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The Lost World

Somehow, index funds, an important investment option, seem to have been bypassed by investors & fund houses

One of the ways in which the investing preferences in India are radically different from many of the first-world markets is our lack of interest in index funds. In the US, nine per cent of the money invested in mutual funds is in index funds, in India, this number is less than half a per cent, or about Rs 2,700 crore.

However, among the investing community, index funds take a mindshare that is out of all proportion to their size. The reason is that the concept of index investing is important, and so is the availability of index funds as an option for investors. Index funds are mutual funds that aim to replicate the performance of a market index. Thus, an index fund that is based on the BSE Sensex should have exactly the same 30 companies’ stocks that the Sensex has in exactly the same proportion. Thus, investors who put their money in such a fund would find their money gaining and losing in exactly the same proportion as the BSE Sensex does.

In some senses, an index fund completely reverses the main logic of mutual funds. Funds managers are supposed to provide individual investors the professional investment management that the investors don’t have the expertise for. Instead, the logic of index funds says that the fund managers themselves don’t have this expertise either and therefore, investors should simply follow the markets.

Is this true? In India, this wasn’t true till about a year back but in recent months, the performance of a majority of mutual funds is falling rapidly behind the indices. Over the last six months, barely 10 per cent of the 193-odd diversified equity funds have beaten the Sensex. This could be an anomaly of the falling market, but one thing is certain, equity funds are not beating the indices in an overwhelming way that they used to earlier.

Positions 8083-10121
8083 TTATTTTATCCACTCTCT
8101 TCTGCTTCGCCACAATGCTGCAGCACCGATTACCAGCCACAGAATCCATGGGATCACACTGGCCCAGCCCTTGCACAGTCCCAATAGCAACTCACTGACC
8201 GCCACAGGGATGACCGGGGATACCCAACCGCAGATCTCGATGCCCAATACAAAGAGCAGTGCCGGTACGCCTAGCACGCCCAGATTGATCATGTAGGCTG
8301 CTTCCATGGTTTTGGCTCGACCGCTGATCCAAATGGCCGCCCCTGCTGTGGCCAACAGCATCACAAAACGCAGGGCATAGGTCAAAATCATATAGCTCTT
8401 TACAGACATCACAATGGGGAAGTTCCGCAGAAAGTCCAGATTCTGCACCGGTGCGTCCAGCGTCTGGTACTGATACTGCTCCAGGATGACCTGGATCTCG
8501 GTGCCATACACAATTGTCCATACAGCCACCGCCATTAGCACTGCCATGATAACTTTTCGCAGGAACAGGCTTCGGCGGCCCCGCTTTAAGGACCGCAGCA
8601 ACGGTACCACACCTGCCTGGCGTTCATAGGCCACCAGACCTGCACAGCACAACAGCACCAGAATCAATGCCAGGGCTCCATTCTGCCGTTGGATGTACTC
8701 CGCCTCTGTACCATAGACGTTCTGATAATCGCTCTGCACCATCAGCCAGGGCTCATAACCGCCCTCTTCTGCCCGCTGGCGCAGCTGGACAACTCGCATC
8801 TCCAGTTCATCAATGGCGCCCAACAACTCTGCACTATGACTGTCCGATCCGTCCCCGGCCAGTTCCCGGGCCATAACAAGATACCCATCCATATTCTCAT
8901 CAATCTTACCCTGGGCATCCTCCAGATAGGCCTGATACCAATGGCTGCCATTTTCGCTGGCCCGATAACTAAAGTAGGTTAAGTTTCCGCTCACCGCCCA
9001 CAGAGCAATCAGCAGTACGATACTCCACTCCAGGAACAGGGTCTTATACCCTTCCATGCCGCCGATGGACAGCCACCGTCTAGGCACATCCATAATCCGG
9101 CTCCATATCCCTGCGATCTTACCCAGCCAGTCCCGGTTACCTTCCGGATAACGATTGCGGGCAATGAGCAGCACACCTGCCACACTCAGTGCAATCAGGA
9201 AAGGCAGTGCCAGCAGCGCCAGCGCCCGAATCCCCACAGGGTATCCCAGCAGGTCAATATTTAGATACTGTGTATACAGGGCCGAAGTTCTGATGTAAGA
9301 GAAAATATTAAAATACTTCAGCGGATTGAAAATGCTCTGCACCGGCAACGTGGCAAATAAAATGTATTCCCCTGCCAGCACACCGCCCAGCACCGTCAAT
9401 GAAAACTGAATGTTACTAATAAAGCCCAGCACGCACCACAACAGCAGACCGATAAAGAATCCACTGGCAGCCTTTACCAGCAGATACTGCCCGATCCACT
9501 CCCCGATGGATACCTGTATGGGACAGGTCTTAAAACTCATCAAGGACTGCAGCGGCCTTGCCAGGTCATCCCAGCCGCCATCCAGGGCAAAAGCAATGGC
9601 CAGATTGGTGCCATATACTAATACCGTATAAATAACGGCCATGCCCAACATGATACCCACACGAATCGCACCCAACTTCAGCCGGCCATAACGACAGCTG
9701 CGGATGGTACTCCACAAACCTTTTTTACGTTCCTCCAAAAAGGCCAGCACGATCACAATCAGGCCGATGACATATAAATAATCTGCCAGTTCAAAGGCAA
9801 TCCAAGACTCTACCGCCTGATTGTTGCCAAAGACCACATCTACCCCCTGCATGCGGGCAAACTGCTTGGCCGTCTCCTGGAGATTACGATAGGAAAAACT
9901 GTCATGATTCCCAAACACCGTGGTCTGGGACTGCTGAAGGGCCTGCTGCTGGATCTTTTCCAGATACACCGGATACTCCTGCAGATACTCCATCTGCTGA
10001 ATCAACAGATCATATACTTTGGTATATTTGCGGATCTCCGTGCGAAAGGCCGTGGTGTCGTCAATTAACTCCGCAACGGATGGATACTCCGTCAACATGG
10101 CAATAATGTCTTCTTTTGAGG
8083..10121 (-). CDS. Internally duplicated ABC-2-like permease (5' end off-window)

Unlike other mutual funds, an index fund is not an investment management service at all--it’s just a convenience that enables you to buy and sell all the stocks of an index in an easy and tax-efficient manner. Since index funds do not need to do any research, fund companies should be able to charge less from investors for running them. Indeed, SEBI limits fund companies to charging 1.5 per cent a year from index fund investors, instead of the 2.25 per cent that is permissible for other equity funds.

So that means that index funds are a great investment options, right? Well, not quite. I’ve been describing the properties of ideal index funds and talking about the performance of the indices themselves (and not of index funds). However, there’s a bizarre twist to this tale. The Indian mutual fund industry seems incapable of running index funds that can actually replicate the performance of the indices they are based on. Of the 25 or so index funds that exist in India, only about 10 had returns that differed from that of their index by more than a per cent over the last year.

In fact, some index funds have had substantial variations from their indices. For example, LIC Mutual Fund’s as well as HDFC Mutual Fund’s Sensex index funds lost around 13.1 and 12.3 per cent respectively over a period during which the Sensex lost 7.7 per cent. This can hardly be described as a competent implementation of the index fund concept. This is not to say that all index funds are like this. There are many that track the indices much better. However, this variability brings an unwelcome element of complexity to choosing an index fund. Index funds of a type called Exchange Traded Funds (ETFs) are more capable of tracking the indices accurately. These are traded like shares and have to be bought from a stock broker.

With time, I expect index investing to become more and more relevant to investors. I just hope there are a range of well-run index funds to choose from.